Local hunting stores, SAIL, Canadian Tire and many other locations are great places to start. Happy shopping!

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There was a light snow fall covering our surrounding wilderness with its white coat. The whole scene was quite picturesque and very serene. My tracking buddy and I were standing still in the low brush having a rest; he looked down at his watch and checked the time. It was only two in the afternoon and yet the sun was quite low, only a few inches over the evergreen tree line if we looked southwest. I removed my hunting hat with my bare hands and whipped off the sweat from my forehead and then we set off again. 

We had been in the woods since eight in the morning tracking some hare leads and just appreciating being out in the elements. Throughout the morning we were checking other animal tracks too and had a ruffed grouse fly out just a few feet in front of us. The bush was extremely thick and at times I was down on my hands and knees looking under the pine and cedar for hiding spots or simply pushing on through branches on very steep ridges. There was a deer trailing us for a while because we heard large branches crack and snap under its hooves but it never came within range for us to see her. 

The hare tracks we discovered in the morning were slowly disappearing under the snowfall. Now after several hours of tracking some more leads we eventually climbed the southern ridge near the gravel pit and headed into some heavy pine between the goose lake and a farm field to the west.

I had taken a mental picture of this spot from the last time I was out about a month earlier and wanted to save it for the final hours of the day. I knew that this pine forest was a gold mine and we just had to walk the hares. So, we followed the first lead nearest to us and continued until we found the principle trail with several other tracks, I often call this the “super highway” as it acts kind of like a main artery.

My tracking buddy was in the lead and I was trailing behind him about twenty feet to his left. Once it a while he would stop and so then I would take a knee look around under every tree, hole and tall grass. A few minutes would pass and then we were pressing forward again. About fifteen minutes had gone by and we came up to an island shaped brush pile full of pine filled with trails and droppings. By the time we got to the other side of the pile, there were two large pines bunched together to our front and just as soon as my buddy was about to push through, he set off “Big Grey.” The chase was on.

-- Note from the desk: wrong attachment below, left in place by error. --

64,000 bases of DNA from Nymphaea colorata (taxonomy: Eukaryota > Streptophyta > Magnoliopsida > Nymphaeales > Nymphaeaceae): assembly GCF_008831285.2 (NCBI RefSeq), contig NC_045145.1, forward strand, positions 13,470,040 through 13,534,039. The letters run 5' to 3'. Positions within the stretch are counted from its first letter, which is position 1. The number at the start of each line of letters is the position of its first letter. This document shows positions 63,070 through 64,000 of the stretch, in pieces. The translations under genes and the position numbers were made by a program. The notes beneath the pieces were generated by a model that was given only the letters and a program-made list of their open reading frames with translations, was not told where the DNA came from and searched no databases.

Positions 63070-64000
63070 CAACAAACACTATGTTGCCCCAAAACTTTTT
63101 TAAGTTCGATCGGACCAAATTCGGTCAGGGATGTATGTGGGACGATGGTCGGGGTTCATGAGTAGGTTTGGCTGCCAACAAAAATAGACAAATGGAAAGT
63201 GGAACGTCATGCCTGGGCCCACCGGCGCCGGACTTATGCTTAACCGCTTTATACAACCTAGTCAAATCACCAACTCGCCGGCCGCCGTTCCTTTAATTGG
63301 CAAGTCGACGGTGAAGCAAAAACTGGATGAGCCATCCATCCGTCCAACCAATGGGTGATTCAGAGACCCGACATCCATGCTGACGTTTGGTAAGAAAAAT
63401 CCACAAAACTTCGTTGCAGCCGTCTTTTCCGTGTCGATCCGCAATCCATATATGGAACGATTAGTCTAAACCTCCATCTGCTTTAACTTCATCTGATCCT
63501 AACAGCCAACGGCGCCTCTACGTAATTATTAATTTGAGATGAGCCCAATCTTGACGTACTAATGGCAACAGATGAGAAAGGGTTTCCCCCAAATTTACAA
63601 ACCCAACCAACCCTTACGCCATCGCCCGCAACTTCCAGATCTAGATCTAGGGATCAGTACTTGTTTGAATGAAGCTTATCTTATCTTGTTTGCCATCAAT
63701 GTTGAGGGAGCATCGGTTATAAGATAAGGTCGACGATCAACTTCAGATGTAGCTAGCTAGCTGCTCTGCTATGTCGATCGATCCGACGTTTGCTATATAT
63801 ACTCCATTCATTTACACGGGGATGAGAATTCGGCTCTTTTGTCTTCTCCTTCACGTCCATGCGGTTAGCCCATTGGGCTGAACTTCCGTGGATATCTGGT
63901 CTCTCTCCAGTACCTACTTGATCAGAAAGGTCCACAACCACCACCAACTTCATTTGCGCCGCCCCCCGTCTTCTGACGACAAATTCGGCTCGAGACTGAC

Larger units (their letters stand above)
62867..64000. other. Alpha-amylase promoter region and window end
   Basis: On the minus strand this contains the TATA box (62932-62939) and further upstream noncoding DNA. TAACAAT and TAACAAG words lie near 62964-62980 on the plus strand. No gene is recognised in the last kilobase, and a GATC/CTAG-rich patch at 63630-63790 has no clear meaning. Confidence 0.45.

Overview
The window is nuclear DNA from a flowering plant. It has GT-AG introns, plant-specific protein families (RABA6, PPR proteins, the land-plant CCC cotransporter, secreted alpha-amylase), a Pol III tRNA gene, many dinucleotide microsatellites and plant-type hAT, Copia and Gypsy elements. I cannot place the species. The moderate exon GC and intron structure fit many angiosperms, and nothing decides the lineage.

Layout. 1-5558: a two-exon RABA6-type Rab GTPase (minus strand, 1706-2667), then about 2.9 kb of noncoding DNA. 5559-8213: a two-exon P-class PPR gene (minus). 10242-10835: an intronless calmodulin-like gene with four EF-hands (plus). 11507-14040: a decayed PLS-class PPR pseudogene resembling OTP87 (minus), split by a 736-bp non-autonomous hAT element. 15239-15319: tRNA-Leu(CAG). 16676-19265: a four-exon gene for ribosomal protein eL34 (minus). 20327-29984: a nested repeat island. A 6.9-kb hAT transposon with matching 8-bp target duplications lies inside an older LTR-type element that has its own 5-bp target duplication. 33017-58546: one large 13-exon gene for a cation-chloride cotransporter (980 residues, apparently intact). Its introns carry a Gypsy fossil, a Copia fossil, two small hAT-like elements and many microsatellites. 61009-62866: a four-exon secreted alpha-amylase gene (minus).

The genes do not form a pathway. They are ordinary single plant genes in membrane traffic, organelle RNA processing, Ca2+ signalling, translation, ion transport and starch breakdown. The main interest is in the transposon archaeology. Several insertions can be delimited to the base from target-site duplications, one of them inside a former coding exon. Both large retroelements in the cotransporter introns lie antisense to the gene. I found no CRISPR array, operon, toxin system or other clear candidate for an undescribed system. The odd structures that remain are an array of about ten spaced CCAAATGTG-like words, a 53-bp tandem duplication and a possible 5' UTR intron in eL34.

He barely had time to call my name and he leaped forward into the air between the two large trees and faded like a ghost leaving nothing but a cloud of snow. It was text-book, the hare took off like a bullet moving at about fifty-five kilometers an hour and he zigzagged dashing left and right and then completed a large circle to the left. The chase had begun and our adrenaline was pumping like mad. My tracking buddy said he was a fat grayish white hare and he would be an amazing harvest.

I stayed put and waited for the hare to circle as my buddy pushed forward and flushed “big grey” out. I was totally focused and looking for any kind of movement, I moved a few feet left making my way around the brush pile for a second time. It was very quiet and there was no sign of movement. I moved forward once again on a few feet and as I was stepping over a fallen log, swish, the hare sprinted directly to my front going from right to left in what seemed to be a second and then disappeared under the snow and brush before I could get a shot off. He was heading west to the edge of the western field and my tracking buddy shortly found his fresh tracks and so we joined up and pushed forward together.

We placed ourselves side by side and continued flushing left like a rake through the tall grass and searched until we completed a full circle but to no avail. The chase had lasted about an hour and it was one of the best hare hunts I had experienced.

“Big Grey” beat us today but we will be back on his track.